― Aldo Leopold Sand Country Alamanac

“When one tugs at a single thing in nature, he finds it attached to the rest of the world.”

John Muir My First Summer in the Sierra

environmental literature top 5

Looking at the search topics entered to land at isite, the subject of environmental literature, movies, music and people features large. So starting a new mini series of environmental muses, I scanned my book shelf for what I would consider five of the more important environmental literature that has influenced my thinking over the years. Other topics will include music, environmental handbook or guidance texts, videos and people that have shaped my views.

Environmental Literature top 5:

Very much influenced by ecology, relationships with the great outdoors and connectivity with nature, these are not about climate change, about zero carbon or even sustainability, but fundamental to my understanding of how we approach environment and ecological issues.

Yvon Chouinard – Let My People Go Surfing: The Education of a Reluctant Businessman 

An autobiography that brings CSR firmly into business. Every time I have done the write thing for the environment I have made a profit write Chouinard, founder of the Patagonia clothing organisation. Any organisation serious about Corporate Social Responsibility should read and learn from this one.Not surprisingly Anti Roddick recommended this book for every school teaching business.

Henry Thoreau – Walden: Or, Life in the Woods 

The classic, often quoted, I first read this in-situ in New England in the late 1970’s after visiting Walden Pond, and remains a book that I dip into again and again. The notion of living simply in a cabin in the woods has always been appealing – but for me it would now be on the Isle of Skye with Internet access!

Aldo Leopold – A Sand County Almanac: With other Essays on Conservation from `Round River’ (Galaxy Books)

Aldo Leopold was an American ecologist and environmentalist, For me this contains a classic passage that still haunts me when I read it – reminding us of the connection we need to find between everyday life and nature.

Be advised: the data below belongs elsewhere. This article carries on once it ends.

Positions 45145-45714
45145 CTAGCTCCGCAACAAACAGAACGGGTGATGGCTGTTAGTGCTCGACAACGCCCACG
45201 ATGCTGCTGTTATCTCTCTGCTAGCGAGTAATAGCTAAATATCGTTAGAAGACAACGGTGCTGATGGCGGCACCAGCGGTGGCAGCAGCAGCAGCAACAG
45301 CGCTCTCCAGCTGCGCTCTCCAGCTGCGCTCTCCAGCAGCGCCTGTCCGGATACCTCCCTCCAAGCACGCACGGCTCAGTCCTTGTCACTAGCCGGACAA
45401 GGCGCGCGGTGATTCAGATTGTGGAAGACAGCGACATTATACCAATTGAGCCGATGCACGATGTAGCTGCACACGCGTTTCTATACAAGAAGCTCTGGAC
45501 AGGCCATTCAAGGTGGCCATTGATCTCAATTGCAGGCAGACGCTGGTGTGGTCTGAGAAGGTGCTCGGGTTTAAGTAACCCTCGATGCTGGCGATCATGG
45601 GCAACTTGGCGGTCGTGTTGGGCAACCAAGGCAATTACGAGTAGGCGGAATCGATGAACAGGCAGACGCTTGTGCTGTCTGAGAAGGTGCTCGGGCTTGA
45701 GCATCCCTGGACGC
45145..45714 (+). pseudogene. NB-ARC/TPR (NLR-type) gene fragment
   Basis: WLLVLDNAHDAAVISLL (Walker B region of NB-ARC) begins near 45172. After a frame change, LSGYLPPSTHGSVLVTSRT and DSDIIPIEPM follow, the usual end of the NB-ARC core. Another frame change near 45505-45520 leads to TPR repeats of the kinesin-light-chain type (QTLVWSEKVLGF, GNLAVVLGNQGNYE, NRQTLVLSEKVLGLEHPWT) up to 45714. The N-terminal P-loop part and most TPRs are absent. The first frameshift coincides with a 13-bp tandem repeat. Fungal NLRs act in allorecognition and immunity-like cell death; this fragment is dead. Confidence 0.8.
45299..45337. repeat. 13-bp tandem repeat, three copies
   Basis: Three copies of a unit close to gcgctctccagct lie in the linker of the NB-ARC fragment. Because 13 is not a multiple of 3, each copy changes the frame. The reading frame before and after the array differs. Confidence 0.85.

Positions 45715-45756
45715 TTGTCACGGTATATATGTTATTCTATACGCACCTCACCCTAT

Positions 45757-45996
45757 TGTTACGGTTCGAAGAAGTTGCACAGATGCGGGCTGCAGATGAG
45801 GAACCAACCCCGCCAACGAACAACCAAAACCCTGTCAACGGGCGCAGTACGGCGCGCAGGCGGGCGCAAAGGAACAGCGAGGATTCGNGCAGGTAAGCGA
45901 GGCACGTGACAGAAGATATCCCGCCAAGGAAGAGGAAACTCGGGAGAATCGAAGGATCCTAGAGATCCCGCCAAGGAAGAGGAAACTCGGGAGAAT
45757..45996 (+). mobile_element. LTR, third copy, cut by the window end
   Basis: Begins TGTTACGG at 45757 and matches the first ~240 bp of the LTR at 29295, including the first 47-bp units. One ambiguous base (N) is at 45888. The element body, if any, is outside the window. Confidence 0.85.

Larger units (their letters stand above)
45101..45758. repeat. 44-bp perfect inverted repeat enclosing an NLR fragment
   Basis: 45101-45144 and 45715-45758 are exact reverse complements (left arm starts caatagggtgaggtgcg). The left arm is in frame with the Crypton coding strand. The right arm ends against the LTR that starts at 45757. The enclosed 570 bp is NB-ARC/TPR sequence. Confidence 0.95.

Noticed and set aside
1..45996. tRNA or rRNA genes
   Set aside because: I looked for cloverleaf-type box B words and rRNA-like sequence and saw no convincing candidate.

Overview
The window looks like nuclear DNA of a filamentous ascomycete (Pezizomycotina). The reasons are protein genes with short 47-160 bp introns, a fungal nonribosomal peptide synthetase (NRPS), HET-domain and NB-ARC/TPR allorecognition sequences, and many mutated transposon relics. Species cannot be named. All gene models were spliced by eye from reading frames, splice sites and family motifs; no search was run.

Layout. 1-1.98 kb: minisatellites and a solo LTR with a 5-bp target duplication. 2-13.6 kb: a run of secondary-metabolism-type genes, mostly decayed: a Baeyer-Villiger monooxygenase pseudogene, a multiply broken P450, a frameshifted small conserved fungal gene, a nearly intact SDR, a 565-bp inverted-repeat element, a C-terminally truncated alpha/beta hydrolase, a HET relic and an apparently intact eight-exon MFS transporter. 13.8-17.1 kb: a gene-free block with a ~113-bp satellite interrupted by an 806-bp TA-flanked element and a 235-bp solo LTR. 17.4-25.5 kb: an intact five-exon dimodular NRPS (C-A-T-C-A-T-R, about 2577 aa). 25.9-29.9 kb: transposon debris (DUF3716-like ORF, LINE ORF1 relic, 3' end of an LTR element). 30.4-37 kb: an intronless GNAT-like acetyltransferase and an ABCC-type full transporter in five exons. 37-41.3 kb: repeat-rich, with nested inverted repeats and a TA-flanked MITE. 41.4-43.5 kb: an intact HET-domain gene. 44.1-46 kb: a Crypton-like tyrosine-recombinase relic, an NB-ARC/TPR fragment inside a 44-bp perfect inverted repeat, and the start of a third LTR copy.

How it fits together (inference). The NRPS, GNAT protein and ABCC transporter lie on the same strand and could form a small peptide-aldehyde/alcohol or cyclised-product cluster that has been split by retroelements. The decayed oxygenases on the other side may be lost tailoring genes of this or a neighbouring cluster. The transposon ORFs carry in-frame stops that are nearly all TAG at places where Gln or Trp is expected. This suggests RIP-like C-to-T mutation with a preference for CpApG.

We reached the old wolf in time to watch a fierce green fire dying in her eyes. I realized then, and have known ever since, that there was something new to me in those eyes—something known only to her and to the mountain. I was young then, and full of trigger-itch; I thought that because fewer wolves meant more deer, that no wolves would mean hunters’ paradise. But after seeing the green fire die, I sensed that neither the wolf nor the mountain agreed with such a view.

John Muir, My First Summer in the Sierra: The Journal of a Soul on Fire 

A journey in which Muir makes connections with nature. In the UK The John Muir Trust is one of the country’s leading guardians of wild land and wildlife. The Sierra Club, which he founded, is now one of the most important conservation organizations in the United States. His writings and philosophy strongly influenced the formation of the modern environmental movement.

Robert MacFarlane The Wild Places

A tour through McFarlane ‘s Wild Places in the UK serves as a reminder of why we need wild places, and what wildness means to us, even if we don’t get to see them, and only view them from maps, TV programmes and sat navs. It is also a book that laments about ecological damage. It is about experiencing the wild places, some to be found in very unexpected places. And in the case of McFarlane, experience means sleeping wild, including on frozen Lakeland tarns – and swimming in wild waters.

Limiting this list to 5 was hard and had to leave out Jim Perrin one of our best current essayists – from his 1970’s essay on the Centre for Alternative Technology (within Yes, to Dance: Essays from outside the Stockade) to his current piece in The Great Outdoors and Roger Deakin’s Wildwood: A Journey Through Trees

What would you add? What are your environmental literature muses?